The preceding discussion provided a basic overview of why equilibrium isotope effects occur in nature. Equilibrium isotope fractionation requires that a system actually attains thermodynamic equilibrium. Many reactions in nature never achieve equilibrium, however, because they are too slow or because the product is removed from the system before equilibrium is reached. The latter is often the case for reactions in biological systems, where the reaction products may be immediately transported across a cell membrane once they are formed. In this case, the system will be operating far removed from an equilibrium state. Such systems can give rise to kinetic isotope effects.

Kinetic isotope effects are associated with fast, incomplete, or unidirectional processes. Common examples are free evaporation into vacuum, diffusion, dissociation reactions and biologically mediated processes. As an example, consider the diffusion of an ideal gas, such as \(Ar\) at low pressure. The average kinetic energy of the \(Ar\) atoms is given by:

\[E_{kin} = \frac{1}{2}mv^2\]

where \(m\) denotes the mass and \(v\) the velocity.

The different isotopes have the same kinetic energy, such that the velocities (and the diffusion coefficients \(D\)) of the isotopes \(^{40}Ar\) and \(^{36}Ar\) differ. The lighter isotopes have higher speeds, and hence they move (diffuse) faster.

The kinetic isotope fractionation factor for diffusion can be calculated from the ratio of the isotopic velocities:

\[\alpha = \frac{D_{^{36}Ar}}{D_{^{40}Ar}} = \frac{v_{^{36}Ar}}{v_{^{40}Ar}} = \sqrt{\frac{m_{^{40}Ar}}{m_{^{36}Ar}}} = 1.054\]

Hence, diffusion of pure \(Ar\) is expected to produce an isotopic effect of \(5.4\%\) for the \({^{40}Ar}/{^{36}Ar}\) ratio.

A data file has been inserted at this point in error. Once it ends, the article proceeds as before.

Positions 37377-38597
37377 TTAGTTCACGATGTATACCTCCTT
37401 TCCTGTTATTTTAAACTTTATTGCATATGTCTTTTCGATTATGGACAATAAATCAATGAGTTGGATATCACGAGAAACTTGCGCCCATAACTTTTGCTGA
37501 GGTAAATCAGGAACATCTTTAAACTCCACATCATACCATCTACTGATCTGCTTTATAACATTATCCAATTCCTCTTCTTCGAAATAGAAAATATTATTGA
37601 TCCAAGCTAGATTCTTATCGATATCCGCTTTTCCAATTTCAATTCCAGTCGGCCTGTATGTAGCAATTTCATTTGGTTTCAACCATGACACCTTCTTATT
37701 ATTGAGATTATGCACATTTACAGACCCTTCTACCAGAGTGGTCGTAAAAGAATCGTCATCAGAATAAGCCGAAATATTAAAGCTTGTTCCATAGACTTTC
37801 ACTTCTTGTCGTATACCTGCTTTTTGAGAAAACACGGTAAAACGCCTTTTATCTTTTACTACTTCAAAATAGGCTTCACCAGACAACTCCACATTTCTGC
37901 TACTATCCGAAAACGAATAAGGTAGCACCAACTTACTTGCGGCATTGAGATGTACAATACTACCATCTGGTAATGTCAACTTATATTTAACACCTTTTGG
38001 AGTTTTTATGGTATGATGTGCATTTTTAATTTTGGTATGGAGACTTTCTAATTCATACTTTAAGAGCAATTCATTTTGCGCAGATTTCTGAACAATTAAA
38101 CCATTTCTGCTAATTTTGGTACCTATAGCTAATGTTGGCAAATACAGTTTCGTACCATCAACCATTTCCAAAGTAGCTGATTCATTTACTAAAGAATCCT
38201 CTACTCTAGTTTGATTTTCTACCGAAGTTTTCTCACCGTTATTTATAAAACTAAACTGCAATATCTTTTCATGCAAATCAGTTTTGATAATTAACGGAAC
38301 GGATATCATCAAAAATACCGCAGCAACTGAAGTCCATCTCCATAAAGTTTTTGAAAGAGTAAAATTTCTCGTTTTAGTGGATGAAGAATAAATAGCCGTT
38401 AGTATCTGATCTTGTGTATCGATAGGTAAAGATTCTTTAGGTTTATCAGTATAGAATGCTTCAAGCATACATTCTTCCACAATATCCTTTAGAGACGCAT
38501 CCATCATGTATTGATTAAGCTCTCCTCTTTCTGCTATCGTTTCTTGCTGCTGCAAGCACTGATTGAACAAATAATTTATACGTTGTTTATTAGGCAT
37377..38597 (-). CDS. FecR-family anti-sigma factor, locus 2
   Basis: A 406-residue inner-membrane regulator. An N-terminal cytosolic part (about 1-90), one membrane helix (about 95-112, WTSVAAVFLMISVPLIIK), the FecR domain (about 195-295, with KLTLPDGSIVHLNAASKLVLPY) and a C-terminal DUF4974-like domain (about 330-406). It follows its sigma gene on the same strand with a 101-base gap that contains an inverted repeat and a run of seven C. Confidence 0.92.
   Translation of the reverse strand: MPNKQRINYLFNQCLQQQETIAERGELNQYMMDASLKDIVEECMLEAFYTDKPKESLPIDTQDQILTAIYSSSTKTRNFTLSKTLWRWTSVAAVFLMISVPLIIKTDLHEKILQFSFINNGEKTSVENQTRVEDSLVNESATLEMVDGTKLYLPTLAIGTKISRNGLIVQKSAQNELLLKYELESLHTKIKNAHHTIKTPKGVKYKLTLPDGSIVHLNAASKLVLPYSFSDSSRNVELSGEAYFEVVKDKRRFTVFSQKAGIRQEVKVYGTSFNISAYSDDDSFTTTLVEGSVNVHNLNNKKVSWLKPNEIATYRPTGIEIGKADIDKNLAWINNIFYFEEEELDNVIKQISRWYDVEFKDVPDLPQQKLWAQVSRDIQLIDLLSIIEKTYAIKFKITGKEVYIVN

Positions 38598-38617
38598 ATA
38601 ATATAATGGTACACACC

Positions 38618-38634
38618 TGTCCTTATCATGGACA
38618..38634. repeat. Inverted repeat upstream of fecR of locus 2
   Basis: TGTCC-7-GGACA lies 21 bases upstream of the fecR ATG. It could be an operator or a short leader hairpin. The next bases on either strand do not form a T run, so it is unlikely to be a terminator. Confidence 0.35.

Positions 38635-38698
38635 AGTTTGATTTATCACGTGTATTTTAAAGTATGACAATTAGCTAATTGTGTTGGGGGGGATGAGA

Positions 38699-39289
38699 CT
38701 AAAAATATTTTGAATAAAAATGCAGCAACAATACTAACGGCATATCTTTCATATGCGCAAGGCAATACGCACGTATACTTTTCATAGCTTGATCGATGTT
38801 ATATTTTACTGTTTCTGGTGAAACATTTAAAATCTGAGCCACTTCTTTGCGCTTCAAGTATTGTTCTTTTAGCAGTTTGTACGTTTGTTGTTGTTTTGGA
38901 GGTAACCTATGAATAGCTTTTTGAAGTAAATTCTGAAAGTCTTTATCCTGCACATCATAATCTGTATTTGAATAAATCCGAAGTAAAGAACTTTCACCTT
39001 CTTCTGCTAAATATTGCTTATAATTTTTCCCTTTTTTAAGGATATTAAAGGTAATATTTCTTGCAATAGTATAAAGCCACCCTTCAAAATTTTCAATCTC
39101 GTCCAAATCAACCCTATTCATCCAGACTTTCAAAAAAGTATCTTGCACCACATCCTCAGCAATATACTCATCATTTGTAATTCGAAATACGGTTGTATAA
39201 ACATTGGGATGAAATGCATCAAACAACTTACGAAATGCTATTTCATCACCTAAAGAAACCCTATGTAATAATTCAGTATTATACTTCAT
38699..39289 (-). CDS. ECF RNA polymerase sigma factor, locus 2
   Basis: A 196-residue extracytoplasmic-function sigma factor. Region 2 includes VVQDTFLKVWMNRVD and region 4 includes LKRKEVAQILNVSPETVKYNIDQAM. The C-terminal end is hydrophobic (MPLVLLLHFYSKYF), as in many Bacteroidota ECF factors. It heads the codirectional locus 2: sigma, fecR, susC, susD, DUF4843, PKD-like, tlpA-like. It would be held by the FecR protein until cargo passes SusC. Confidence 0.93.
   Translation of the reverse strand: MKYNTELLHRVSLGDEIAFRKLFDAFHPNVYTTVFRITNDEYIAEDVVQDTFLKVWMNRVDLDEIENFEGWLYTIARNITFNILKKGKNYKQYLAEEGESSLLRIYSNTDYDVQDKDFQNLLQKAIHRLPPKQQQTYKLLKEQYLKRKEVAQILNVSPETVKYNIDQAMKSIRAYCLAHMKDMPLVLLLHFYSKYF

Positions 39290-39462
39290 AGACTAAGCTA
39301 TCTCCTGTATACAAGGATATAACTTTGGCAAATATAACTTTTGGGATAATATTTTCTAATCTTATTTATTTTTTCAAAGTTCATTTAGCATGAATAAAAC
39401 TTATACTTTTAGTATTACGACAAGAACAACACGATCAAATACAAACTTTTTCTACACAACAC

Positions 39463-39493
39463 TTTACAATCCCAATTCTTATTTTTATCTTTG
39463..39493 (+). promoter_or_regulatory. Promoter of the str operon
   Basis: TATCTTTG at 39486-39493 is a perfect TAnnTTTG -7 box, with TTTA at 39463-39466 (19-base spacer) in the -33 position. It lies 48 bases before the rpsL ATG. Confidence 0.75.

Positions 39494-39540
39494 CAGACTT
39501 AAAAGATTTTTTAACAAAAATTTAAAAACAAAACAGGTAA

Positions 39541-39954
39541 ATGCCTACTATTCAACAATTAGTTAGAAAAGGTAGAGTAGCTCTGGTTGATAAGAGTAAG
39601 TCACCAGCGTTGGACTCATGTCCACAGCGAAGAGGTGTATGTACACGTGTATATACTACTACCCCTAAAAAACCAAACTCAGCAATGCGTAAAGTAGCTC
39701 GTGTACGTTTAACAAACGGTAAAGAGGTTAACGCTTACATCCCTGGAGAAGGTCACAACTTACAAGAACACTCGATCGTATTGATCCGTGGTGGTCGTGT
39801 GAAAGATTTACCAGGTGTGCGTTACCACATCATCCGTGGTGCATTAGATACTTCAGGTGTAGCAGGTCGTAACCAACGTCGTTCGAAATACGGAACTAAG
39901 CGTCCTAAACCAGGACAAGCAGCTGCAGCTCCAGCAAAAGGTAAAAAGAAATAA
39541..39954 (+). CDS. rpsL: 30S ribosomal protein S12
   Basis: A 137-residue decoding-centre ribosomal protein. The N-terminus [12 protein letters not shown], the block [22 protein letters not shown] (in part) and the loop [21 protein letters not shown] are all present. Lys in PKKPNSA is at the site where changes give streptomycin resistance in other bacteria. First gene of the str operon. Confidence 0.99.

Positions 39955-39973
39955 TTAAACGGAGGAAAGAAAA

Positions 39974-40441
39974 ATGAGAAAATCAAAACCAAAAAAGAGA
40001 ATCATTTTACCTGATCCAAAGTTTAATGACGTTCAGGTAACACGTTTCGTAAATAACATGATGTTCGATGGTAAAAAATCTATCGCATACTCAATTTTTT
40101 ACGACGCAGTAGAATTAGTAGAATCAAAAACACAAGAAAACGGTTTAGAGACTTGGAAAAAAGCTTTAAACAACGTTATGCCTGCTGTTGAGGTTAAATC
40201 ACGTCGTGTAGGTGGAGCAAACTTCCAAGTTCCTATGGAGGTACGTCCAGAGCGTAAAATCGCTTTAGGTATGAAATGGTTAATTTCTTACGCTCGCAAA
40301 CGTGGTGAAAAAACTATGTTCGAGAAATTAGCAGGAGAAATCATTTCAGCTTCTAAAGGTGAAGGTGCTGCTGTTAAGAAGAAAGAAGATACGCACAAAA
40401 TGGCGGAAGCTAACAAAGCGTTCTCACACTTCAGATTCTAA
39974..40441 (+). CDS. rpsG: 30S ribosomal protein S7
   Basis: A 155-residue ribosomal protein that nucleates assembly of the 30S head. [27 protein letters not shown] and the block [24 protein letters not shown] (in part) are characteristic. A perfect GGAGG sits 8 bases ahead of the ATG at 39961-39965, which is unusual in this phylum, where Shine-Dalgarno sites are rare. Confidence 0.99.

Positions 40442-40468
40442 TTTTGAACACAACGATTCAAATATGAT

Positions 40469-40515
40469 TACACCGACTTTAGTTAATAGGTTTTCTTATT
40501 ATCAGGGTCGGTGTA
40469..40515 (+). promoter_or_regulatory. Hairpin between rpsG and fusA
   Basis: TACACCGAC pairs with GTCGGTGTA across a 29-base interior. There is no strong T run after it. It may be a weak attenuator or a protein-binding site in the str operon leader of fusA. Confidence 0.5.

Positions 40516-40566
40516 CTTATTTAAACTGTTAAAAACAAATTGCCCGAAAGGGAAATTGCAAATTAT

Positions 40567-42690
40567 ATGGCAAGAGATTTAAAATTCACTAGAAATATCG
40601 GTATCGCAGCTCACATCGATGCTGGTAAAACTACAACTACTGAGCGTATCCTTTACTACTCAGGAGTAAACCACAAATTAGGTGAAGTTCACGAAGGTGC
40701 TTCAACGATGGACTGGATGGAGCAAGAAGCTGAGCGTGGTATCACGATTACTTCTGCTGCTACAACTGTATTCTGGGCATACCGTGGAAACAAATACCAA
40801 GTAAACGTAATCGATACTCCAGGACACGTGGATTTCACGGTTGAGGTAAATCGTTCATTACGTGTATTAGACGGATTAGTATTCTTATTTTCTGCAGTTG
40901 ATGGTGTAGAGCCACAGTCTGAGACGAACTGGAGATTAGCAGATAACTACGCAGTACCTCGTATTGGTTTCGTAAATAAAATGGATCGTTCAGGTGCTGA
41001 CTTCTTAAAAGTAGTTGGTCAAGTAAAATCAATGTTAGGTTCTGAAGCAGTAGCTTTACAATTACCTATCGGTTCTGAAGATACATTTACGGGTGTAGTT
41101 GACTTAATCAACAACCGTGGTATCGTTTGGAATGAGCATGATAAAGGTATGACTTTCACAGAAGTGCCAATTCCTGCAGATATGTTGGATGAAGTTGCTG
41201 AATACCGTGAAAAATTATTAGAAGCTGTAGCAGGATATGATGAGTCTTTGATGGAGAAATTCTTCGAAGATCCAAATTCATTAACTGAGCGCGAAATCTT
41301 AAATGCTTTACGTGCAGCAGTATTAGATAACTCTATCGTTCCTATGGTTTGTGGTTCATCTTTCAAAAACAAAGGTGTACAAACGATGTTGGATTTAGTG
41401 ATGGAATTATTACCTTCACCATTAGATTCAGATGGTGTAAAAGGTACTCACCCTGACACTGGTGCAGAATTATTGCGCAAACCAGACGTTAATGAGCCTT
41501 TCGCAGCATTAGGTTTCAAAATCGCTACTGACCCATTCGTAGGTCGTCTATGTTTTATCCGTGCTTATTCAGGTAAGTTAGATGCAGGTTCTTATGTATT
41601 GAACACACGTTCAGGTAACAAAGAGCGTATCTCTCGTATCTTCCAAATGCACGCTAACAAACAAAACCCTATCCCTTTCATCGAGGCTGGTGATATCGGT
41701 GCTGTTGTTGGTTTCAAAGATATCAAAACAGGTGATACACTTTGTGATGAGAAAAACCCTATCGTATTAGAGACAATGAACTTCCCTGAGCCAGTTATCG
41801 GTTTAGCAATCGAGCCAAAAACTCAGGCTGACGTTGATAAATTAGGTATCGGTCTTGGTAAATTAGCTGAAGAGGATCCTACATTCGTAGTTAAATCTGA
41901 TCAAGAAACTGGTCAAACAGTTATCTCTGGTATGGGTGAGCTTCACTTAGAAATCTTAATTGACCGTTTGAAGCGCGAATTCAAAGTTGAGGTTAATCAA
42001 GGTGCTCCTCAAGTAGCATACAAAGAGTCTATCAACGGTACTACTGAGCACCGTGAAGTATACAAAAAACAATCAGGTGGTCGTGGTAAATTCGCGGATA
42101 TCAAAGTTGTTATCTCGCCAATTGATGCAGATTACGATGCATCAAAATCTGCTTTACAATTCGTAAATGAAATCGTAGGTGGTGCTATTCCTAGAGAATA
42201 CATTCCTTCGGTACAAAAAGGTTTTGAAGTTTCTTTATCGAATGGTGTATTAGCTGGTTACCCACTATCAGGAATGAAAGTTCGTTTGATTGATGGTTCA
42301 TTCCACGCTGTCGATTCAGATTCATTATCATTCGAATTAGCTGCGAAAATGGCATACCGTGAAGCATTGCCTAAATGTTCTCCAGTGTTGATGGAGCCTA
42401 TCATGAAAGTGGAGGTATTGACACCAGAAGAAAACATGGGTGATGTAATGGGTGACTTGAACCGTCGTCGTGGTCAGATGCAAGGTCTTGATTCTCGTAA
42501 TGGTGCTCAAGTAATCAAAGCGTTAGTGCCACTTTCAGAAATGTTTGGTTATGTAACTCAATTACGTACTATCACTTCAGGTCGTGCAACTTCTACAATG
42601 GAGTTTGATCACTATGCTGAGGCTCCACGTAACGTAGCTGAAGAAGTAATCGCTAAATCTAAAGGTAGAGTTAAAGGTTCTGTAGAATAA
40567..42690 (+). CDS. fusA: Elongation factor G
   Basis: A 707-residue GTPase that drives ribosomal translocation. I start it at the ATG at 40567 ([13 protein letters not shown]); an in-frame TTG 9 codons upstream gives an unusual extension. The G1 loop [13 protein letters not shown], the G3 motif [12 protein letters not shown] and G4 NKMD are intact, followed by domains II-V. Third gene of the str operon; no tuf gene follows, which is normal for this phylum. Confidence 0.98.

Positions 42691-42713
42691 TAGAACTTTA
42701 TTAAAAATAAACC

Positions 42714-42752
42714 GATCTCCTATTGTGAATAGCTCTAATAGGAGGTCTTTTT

The same fractionation is expected for non-equilibrium evaporation of \(Ar\) into a vacuum, where the isotope fractionation is governed solely by the velocities of the atoms.

Another mechanism of kinetic isotope fractionation reflects that molecules with heavier isotopes (and more stable bonds) are also commonly less reactive than molecules with lighter isotopes. For example, we saw earlier that it takes more energy to dissociate \(D_2\) than \(H_2\). The dissociation reaction is also slower for \(D_2\). Thus, when a dissociation reaction does not reach equilibrium, the lighter isotopes are typically enriched in the reaction products because the reactant molecules with lighter isotopes react faster.

Biologically mediated reactions (e.g., photosynthesis or respiration) are commonly associated with large kinetic isotope effects, because such reactions generally do not achieve equilibrium.

The light isotopes are typically enriched in the reaction products.


  • \(^{12}C\) is enriched relative to \(^{13}C\) in the products of photosynthesis

  • \(^{32}S\) is enriched relative to \(^{34}S\) in \(H_2S\) produced by bacterial reduction of sulfate.

Reasons (which differ depending on the process):

  • Faster diffusion of light isotopes (e.g., across a membrane)

  • Bonds of light isotopes react faster

Problem Set 7#

Question 3#

(a) What is the \({^{18}O}/{^{16}O}\) ratio of water vapor that is characterized by \(\delta^{18}O = -12‰\) and \(+21‰\)?

(b) What is the \(\delta^{18}O\) value of water with \({^{18}O}/{^{16}O} = 2.0102 \times 10^{-3}\) and \({^{18}O}/{^{16}O} = 1.9998 \times 10^{-3}\) ?

# function representing delta notation (permil deviation)
def delta_notation(delta_value, ratio_sample, ratio_standard):
    if delta_value == '?':
        return ((ratio_sample/ratio_standard) - 1) * 1000
    elif ratio_sample == '?':
        return ratio_standard * (1+delta_value/1000)
# Question 3a
# standard value
O18_O16_ratio_SMOW = absolute_ratios_values[notations.index("$$\delta^{18} O$$")]